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Kamikaze pilots warn of horrors of war

TOKYO--Kamikaze pilot Yutaka Kanbe should have died nearly seven decades ago.

It was only Tokyo's surrender on August 15, 1945, that saved him from the fate of thousands whose suicide missions came to define Japan's unrelenting pursuit of victory in the closing stages of World War II.

But as the 91-year-old faces his own mortality again, he worries that a rightward political shift under Prime Minister Shinzo Abe, and a recent film glorifying Kamikaze missions, are proof that the horrors of war have been lost on generations of younger Japanese.

“It was crazy — I cannot support the idea of glorifying our mission,” the former navy pilot said of young men ordered to crash their planes into Allied ships.

“Japan could go to war again if our leaders are all like Abe. I'm going to die soon, but I worry about Japan's future.”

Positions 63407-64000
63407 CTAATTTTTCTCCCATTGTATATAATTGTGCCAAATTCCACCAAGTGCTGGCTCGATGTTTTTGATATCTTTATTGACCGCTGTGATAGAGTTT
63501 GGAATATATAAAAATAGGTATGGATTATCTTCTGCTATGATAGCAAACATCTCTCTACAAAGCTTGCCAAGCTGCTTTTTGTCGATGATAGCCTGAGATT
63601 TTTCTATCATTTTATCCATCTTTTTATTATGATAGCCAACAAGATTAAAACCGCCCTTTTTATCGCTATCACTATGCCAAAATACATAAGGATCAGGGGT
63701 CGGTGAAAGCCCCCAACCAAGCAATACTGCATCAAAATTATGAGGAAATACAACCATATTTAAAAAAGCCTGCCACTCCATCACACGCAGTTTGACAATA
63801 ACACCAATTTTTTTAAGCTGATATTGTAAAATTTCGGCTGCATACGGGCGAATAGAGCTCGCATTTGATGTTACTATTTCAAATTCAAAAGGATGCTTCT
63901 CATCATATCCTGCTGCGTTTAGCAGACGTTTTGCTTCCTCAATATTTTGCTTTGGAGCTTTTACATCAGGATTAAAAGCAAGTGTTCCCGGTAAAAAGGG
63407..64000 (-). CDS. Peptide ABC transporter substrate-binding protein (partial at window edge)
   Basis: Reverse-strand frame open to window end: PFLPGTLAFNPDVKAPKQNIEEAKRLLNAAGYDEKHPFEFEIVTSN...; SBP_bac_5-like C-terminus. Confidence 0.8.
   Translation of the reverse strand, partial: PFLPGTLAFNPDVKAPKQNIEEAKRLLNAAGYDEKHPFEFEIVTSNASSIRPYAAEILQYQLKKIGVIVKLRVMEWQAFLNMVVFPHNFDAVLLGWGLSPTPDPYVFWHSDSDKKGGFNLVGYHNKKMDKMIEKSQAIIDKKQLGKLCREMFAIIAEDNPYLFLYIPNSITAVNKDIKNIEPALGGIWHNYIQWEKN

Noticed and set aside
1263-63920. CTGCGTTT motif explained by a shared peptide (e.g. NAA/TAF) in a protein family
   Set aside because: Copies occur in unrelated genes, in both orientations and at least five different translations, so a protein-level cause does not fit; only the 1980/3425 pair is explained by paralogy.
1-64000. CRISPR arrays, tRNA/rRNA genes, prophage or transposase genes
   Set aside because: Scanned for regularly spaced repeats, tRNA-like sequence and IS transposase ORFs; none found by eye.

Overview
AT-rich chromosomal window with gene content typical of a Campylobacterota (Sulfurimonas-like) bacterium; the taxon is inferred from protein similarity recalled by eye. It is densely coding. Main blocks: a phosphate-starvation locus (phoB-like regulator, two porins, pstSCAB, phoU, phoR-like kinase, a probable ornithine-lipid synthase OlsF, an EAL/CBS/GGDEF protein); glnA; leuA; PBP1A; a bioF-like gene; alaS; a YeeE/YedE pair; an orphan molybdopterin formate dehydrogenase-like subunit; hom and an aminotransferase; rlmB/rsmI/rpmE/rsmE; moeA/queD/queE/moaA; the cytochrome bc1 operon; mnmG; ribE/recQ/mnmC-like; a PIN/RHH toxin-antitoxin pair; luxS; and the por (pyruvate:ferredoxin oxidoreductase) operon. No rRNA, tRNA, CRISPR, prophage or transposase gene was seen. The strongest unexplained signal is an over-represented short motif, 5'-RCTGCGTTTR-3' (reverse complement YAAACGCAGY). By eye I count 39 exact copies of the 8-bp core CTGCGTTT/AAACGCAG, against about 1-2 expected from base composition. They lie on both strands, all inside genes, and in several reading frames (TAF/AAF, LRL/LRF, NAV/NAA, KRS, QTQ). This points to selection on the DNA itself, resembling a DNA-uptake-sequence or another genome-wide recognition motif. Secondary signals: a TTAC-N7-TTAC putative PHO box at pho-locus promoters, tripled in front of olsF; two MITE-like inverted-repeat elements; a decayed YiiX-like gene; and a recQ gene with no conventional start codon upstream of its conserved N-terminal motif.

“Kamikaze” pilots — the term means “divine wind” — were heroes in wartime Japan where their deadly sacrifice in the name of Emperor Hirohito and the nation made front-page headlines.

The squadrons were formed near the end of the conflict in a desperate effort to prevent an Allied victory. About 4,000 died on missions that sent chills down the spine of many enemy combatants, although most were shot down before reaching their targets.

“Should never happen again, but peace does not come without costs”

There are no official figures on the number of surviving Kamikaze pilots and the squadrons have largely faded from memory, with little mention in contemporary school textbooks.

But a film called “The Eternal Zero”, based on a best-selling novel, catapulted the squadrons back into the minds of the public earlier this year.

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